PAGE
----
Posted on 18 April 2014

When our co founders Noa and Bryan headed to the states, they went off with a mission to get all your fitness queries answered by some of the best trainers in the US. Check out what they had to say!

If I'm planning on doing cardio and strength training on the same day, which should I do first?

I always tell my clients to separate the cardio and strength training on different days so they can focus the most amount of energy on that training style. Being fatigued for either will affect performance, which in turn will affect muscle adaptation, and ultimately your results. But if you must do both in one day, do strength training first. Reason being is you want to be at your strongest when strength training — if you're exhausted from a vigorous cardio session, your performance will undoubtedly suffer, increasing your risk of injury and increasing muscle fatigue, which will prevent you from lifting your true potential. And make sure to follow your session with a meal or shake that has a mix of carbohydrates and protein to speed recovery and help with muscle repair.

Check out our blog post on the best foods after your workout for more tips on what to eat after a strength session.

-Adam Schersten, Tier 3 Trainer, Equinox Printing House, New York City

Is there a way to spot train a specific problem area? (i.e., love handles).

Spot training is a myth. Love handles are the result of increased fat tissue around the waist and abdomen, and are thus impacted greatly by diet and exercise. Here’s what you can do to fight them:

  1. Measure your waist circumference or get a body composition test done.
  2. Engage in a program of strength and cardiovascular exercise designed to optimize caloric burn and build lean body mass, which increases your metabolism. 
  3. Perhaps the most important element in the equation is diet. You must be strict on keeping saturated fat, processed carbohydrates and refined sugar out of your diet while eating healthful "clean" foods at regular intervals throughout the day. 
  4. Lastly, make sure you are getting optimal rest. If you are sleep-deprived, the hormones leptin and ghrelin are negatively stimulated, which can set the stage for weight gain through overeating.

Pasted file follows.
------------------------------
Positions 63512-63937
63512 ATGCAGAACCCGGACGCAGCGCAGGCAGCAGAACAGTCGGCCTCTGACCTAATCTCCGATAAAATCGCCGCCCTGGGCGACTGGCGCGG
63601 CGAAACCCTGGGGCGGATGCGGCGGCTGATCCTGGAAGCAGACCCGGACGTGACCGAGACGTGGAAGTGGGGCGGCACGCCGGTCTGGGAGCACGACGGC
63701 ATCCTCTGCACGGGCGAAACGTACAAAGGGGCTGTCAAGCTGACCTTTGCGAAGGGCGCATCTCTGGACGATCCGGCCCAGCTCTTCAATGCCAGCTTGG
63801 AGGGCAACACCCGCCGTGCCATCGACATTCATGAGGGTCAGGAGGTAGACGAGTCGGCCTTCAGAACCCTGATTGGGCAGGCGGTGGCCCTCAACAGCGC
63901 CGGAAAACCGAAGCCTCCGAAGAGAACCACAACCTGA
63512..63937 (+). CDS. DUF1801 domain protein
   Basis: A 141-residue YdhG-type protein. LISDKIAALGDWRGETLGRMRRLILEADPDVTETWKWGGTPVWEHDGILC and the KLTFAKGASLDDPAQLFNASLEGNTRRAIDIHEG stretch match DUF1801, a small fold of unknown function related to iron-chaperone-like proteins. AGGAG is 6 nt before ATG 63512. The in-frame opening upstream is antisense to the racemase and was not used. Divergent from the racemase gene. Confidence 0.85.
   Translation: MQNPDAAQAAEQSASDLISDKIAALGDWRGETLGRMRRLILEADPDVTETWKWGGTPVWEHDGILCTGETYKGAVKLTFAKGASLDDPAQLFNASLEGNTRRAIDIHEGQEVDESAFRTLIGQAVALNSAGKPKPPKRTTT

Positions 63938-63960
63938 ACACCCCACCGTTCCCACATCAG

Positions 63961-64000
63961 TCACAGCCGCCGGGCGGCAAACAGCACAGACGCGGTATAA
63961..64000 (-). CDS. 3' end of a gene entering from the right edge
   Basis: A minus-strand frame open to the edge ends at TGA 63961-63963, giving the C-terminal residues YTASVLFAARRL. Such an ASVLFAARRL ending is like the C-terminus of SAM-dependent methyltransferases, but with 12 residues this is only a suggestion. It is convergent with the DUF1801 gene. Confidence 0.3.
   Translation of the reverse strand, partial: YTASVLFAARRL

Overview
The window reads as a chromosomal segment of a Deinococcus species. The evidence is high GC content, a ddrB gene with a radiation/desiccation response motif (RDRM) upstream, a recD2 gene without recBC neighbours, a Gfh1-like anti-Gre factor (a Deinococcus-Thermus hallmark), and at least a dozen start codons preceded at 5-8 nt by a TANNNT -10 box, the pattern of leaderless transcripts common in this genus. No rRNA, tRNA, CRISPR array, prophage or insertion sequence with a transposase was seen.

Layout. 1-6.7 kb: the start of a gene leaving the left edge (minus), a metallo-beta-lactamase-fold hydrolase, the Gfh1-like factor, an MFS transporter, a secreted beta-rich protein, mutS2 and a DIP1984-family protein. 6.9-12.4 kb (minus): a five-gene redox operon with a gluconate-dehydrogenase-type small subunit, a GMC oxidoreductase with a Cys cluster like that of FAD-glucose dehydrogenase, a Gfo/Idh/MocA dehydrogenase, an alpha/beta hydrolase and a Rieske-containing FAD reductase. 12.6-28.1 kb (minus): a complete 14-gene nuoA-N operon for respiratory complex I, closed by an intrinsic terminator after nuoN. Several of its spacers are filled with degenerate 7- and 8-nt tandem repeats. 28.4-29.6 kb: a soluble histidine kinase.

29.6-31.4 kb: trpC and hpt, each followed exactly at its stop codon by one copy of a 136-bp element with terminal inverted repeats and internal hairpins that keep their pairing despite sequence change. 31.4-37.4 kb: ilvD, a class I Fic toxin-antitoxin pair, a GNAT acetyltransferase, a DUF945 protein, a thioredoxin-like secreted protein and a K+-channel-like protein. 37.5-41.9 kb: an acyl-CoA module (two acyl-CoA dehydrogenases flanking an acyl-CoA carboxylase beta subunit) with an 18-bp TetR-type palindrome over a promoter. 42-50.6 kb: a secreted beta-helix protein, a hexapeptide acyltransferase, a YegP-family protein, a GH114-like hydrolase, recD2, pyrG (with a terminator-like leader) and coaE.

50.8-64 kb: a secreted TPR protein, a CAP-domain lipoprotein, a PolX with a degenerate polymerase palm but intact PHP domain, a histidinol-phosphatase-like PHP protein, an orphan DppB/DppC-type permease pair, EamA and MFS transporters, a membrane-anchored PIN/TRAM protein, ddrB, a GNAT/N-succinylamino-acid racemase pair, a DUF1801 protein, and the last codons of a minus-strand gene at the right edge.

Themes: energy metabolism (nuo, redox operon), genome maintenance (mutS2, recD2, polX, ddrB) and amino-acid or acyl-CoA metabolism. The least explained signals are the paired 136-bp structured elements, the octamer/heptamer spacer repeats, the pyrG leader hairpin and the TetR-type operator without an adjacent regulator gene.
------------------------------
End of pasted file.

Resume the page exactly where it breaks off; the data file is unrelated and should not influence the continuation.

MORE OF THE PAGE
— David Harris, VP, Personal Training

I've been hearing so much about balance training for abs. Does it really work?

Adding an element of instability to your training is a great way to continue to challenge the core as you progress and get stronger. I'm always throwing toys like the BOSU or medicine balls into my clients' routines to keep their bodies guessing. Here are three of my favorite moves to try:

  1. Do a plank with hands on a medicine ball instead of on the floor. Hold for 30 seconds. As you improve, try using one ball under each hand. Really a pro? Add balls under each foot, too. The added instability forces abs to engage (if they don't you will literally fall over). Build up to a one-minute hold.
  2. Single-Leg Squat/Row: Holding a cable in your right hand, do a single-leg squat with left leg either in front or behind you. As you come up from the squat, row with right arm. This contra-lateral relationship recruits more core muscles to move and balance the body. Do 12-15 reps. Switch sides; repeat. Do 3 sets.
  3.  BOSU Ball Shoulder Press: Flip the BOSU and stand on the flat surface holding a dumbbell in right hand, elbow bent, weight at right shoulder, palm out. Slowly press the dumbbell overhead, then return to start. You're simultaneously toning your shoulders and abs since your core must tighten to keep the BOSU steady. Do 12-15 reps. Switch sides; repeat. Do 3 sets.

— Ben Hart, Personal Trainer, Equinox 76th St. 

I get so bored working out. What are some tips to keep me motivated?

I get this question all the time! Usually it's hitting those cardio machines that gets a bit redundant. I always recommend a jump rope circuit to anyone looking to shake things up. It's incredibly fast, extremely effective and pretty fun — it's like you're a kid again!

Jumping rope burns more calories per minute than almost any other modality (about 10 calories per minute). That's more than running! Combine that with some toning moves and bam: You've got one powerful fat melting and body sculpting workout.